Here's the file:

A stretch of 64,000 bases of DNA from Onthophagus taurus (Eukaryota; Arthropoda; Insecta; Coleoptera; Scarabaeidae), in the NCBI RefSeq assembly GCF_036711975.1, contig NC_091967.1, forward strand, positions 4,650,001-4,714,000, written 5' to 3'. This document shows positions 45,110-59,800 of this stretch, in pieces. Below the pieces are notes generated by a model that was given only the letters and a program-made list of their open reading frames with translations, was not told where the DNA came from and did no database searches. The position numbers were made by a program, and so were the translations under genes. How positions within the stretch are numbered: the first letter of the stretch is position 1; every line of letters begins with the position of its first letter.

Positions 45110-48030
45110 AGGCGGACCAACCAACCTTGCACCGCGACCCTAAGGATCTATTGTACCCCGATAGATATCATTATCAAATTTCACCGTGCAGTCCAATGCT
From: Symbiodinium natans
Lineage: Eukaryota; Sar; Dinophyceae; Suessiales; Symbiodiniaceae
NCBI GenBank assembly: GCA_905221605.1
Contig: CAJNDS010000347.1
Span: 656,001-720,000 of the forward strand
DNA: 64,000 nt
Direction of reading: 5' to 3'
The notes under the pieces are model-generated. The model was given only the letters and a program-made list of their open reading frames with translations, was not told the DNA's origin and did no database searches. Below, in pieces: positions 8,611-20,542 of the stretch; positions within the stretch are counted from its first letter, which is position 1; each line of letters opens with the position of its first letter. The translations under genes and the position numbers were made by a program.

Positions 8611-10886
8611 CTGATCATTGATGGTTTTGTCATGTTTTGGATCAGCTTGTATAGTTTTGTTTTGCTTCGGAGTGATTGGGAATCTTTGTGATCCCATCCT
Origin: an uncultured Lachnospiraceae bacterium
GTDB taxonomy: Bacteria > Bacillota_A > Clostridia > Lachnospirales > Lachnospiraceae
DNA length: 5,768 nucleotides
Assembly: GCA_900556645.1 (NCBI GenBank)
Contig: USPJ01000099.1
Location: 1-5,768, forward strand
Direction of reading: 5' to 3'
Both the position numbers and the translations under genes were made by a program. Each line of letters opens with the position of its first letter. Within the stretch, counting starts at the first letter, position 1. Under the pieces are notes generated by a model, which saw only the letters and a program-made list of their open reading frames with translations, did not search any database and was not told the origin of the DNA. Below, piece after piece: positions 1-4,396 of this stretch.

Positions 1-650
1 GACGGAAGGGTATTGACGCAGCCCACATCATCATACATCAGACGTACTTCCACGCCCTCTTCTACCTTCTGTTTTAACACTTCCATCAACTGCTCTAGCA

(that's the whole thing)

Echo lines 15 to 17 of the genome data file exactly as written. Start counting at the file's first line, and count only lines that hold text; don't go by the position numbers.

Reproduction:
GTDB taxonomy: Bacteria > Bacillota_A > Clostridia > Lachnospirales > Lachnospiraceae
DNA length: 5,768 nucleotides
Assembly: GCA_900556645.1 (NCBI GenBank)